Continuing with my early 2013 theme of “albums that belonged on my best of 2012 list”, John Fullbright’s From The Ground Up is a sterling example of a singer-songwriter being more than that, an album that transcends what one man can typically do. From the brilliant songwriting to the incredible musicianship, Fullbright has created a sound and an album that is a modern day folk classic.
From The Ground Up is made up of three types of songs. First, there are the songs that focus on songwriting and use the acoustic guitar to accompany the vocals and lyrics. These songs are up there with Dawes and The Tallest Man on Earth in terms of songwriting. “Jericho” is a prime example of the songwriting style of Fullbright, using common religious stories to tell his own stories. In this case, the story of breaking down the walls of Jericho with trumpets and singing is related to the walls around someone’s heart. “Throw your arrows and your slings,/ And your other precious things./ Outside your gate I will stand tall,/ As you cower behind your wall./ Look inside yourself to see,/ Where these walls appear to be./ Let your soul step out to breathe,/ Swallow whole your dignity.” Another great example is “Satan and Saint Paul”, a song about feeling stuck in a negative pattern and in a negative place, “the corner of Satan and Saint Paul”. This song feels much more like a personal confession with lyrics like “And my cup it runneth over./ And it runs down in my eyes./ Maybe when I’m a little older,/ I won’t tell myself so many lies.” Fullbright clearly has a way with words. “Fatman” is perhaps the most excellently written song on this album, but I’ll let it speak for itself.
Fullbright also excels at the more upbeat, blues rock style songs. The album’s first track is a great track written from the perspective of God (“I made the heaven and earth, I made the stars above./ Is it too much to ask for a little love?”) On top of the great electric guitar and harmonica, the emotion in Fullbright’s voice really takes these songs to a new level. “All the Time in the World” is an optimistic song, one that sings of a lack of direction (or plethora of directions) and a lack of concern because he’s got “all the time in the world”. The harmonica in this song is transcendant. If you enjoy harmonica, you’ll thank me. “Moving” is another gem, a bluesy song that’s anything but the blues. It’s a song about the future and, no matter what direction we’re going, we’re moving. In between harmonica solos, Fullbright belts, “See that everyday we’re breathing is a day we’ve won.”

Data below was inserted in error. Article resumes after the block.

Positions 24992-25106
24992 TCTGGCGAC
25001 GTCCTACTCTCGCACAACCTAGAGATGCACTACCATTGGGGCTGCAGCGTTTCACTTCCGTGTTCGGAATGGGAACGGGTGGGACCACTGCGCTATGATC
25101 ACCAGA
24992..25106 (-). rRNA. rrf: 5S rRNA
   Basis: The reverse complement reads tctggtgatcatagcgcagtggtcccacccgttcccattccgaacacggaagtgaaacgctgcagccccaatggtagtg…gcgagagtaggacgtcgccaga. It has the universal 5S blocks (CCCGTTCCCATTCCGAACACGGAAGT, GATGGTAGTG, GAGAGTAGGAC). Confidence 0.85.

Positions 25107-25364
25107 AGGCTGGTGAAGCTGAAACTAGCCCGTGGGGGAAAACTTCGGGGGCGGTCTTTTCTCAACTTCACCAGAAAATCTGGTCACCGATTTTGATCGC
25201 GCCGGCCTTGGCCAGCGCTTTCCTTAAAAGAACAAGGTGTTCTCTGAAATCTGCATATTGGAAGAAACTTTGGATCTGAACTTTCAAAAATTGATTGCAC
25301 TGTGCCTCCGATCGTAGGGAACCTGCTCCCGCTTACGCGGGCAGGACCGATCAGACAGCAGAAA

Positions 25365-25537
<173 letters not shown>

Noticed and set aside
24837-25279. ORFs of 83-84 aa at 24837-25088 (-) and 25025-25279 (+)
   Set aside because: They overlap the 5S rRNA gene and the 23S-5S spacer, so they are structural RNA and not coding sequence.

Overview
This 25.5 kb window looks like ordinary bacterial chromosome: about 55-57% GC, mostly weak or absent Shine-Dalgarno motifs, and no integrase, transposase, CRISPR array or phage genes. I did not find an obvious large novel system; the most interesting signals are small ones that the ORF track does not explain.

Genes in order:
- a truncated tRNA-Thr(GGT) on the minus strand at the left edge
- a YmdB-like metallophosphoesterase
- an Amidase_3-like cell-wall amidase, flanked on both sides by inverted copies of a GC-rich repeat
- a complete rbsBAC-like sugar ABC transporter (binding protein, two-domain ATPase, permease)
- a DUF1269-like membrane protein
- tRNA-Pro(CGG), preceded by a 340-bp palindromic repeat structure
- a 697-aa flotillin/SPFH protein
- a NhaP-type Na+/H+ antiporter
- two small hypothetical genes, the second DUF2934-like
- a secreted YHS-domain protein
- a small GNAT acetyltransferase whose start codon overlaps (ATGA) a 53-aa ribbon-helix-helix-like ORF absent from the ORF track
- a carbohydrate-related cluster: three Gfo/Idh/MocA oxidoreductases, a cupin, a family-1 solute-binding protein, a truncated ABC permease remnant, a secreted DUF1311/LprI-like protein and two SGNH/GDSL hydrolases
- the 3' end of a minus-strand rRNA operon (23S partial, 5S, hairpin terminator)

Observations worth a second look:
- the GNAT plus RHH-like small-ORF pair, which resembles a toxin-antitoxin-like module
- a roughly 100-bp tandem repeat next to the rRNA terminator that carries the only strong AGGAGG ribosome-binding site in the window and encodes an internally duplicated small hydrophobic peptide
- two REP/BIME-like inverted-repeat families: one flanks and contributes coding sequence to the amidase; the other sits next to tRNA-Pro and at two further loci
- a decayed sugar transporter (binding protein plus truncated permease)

Perhaps Fullbright’s most impressive style is when he sits at a piano as if it were a confessional. “I Only Pray at Night” shows Fullbright admitting to his faults, telling the listener that he understands if you don’t care, but this is him. “I only fly so high, I only try so hard, I only pray at night.” While that song is a confession, “Nowhere To Be Found” is heartbreak. If you ever looked for a song that simply is heartbreak, this is it. All about wasted chances and mistakes made, when Fullbright sings “I threw away a chance like you,/ Now you’re nowhere to be found”, it’s hard not to cry along with him.
From The Ground Up ends on a high note with “Song for a Child”, a poetic, beautifully played piano tune that could (should) be the first song that every child hears. It’s a perfect song, reminiscent of “Charlie” by The Milk Carton Kids, but deeper. John Fullbright has launched himself into the spotlight with this album. From now on, it’ll be difficult to ignore the quality and ingenuity behind the music from this Oklahoman. From The Ground Up deserved to be towards, if not at, the top of the “Best of 2012” list and deserves to be in the hands of every music lover.